UK watchdog to help consumers over '˜loyalty penalty'

The so-called 'loyalty penalty' '“ where consumers are charged more when they have stayed with the same company for some time '“ is set to be stamped out under new ­regulations.

A super complaint has been made by the Citizens Advice Bureau

The Competitions and Markets Authority (CMA) upheld a “super complaint” made by Citizens Advice over concerns that people who stay with their provider can end up paying significantly more than new customers.

It said it had found that consumers were being ”exploited” and face a “loyalty penalty” of around £4 billion a year. It also found that vulnerable people, including the elderly and those on a low income, may be more at risk of paying this ­loyalty penalty.

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It said the new rules would apply to five markets: mobile phones; broadband; cash savings; home insurance and mortgages and added that it had also launched investigations in the anti-virus software market, as a first step in a ­wider programme of enforcement in this area.

The CMA acknowledged that it had not “done enough” to tackle the problem and unveiled a series of eight reforms. It said: “Overall, we have found the loyalty penalty is significant and impacts many people, including those who can least afford it.

“Customers rightly feel ripped off, let down and frustrated. They should not have to be constantly ‘on guard’ or spend hours negotiating to get a good deal. This erodes people’s trust in markets and the system as a whole.”

The CMA is recommending government and regulators crack down on harmful business practices using enforcement powers, stating clearly the principles businesses should follow and holding firms publicly to account for their actions.

Most radically, it also suggests that “targeted price caps” should be put in place to protect the people who are worst hit.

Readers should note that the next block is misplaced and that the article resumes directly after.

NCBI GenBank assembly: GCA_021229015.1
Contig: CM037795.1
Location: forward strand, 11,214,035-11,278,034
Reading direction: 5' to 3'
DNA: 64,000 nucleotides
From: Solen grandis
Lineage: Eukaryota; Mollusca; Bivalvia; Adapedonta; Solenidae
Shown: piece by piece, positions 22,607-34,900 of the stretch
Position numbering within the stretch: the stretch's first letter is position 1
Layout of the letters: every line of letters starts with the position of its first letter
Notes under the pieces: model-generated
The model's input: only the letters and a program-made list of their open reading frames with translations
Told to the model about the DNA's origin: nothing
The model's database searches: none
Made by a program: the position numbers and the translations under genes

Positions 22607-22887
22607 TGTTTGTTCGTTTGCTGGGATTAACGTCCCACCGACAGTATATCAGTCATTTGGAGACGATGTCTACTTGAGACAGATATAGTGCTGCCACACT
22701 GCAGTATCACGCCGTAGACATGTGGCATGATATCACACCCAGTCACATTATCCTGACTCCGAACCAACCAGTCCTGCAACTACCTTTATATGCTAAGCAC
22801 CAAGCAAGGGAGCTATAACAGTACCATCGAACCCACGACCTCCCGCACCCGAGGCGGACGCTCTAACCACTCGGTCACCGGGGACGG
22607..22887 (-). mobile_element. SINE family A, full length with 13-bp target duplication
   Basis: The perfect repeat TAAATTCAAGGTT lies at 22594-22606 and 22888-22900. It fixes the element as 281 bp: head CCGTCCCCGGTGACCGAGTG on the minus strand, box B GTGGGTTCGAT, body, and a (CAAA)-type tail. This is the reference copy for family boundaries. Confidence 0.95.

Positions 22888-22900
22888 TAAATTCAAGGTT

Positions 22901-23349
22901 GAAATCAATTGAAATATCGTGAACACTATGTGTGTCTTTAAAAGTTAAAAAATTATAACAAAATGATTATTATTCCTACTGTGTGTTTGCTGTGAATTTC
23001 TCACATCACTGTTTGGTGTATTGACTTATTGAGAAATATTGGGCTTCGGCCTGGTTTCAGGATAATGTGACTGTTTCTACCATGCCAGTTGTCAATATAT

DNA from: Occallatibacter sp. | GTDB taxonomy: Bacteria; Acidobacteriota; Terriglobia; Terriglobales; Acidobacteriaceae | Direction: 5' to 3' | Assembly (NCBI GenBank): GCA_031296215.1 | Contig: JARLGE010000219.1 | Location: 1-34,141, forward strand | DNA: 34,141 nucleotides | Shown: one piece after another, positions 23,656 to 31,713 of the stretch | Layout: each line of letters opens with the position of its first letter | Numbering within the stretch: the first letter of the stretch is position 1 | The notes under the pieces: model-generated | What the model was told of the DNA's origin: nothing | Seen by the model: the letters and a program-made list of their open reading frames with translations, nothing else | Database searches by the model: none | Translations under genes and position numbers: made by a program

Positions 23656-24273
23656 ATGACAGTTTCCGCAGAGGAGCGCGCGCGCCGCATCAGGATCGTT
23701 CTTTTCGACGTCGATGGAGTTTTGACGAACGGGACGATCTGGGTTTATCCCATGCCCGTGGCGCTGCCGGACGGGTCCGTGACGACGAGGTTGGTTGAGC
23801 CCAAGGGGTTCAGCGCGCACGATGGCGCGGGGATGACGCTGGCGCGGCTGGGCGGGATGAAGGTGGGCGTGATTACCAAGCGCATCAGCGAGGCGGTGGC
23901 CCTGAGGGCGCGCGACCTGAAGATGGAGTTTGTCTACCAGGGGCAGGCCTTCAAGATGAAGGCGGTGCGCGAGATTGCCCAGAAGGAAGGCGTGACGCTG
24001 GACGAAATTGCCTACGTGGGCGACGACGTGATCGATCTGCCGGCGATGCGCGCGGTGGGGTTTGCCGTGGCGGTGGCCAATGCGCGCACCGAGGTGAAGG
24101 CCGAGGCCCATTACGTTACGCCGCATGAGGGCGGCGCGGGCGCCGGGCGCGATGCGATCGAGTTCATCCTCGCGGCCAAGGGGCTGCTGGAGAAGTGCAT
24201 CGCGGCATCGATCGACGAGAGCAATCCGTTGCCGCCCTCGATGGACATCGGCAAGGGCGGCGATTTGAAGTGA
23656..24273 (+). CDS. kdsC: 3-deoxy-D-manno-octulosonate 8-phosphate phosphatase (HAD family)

Under the reforms, the CMA said Ofcom should put regulation in place to stop mobile providers charging pay-monthly customers the same rate once they have effectively paid off their handsets at the end of the minimum contract period. The FCA, meanwhile should “look closely” at evidence that insurance firms continually raise prices and take action to prevent people being exploited. This should include considering “pricing interventions”.

Gillian Guy, chief executive of Citizens Advice, said: “This is a strong response from the CMA, recognising that loyal customers are getting ripped off. While the CMA needs to hold regulators to account, the onus is now on Ofcom and the FCA to act. The CMA has set a six-month deadline for progress and expectations are high. Regulators must do whatever it takes to fix the loyalty penalty.”

Consumer groups welcomed the reforms.

Jenni Allen, managing director of Which? Money, said: “It is right that the CMA has recognised the sheer detriment this unfair practice causes many consumers, costing billions of pounds a year. Today’s announcement must lead to concrete results to stop customers being hit with these excessive charges. All the relevant regulators must act urgently to bring about an end to this bad practice.”

Richard Neudegg, head of regulation at, said: “It’s not news that loyalty doesn’t pay – it has always been true that consumers who are willing to shop around get a better deal than those who don’t. We are pleased to see the CMA identify this as an area for improvement.”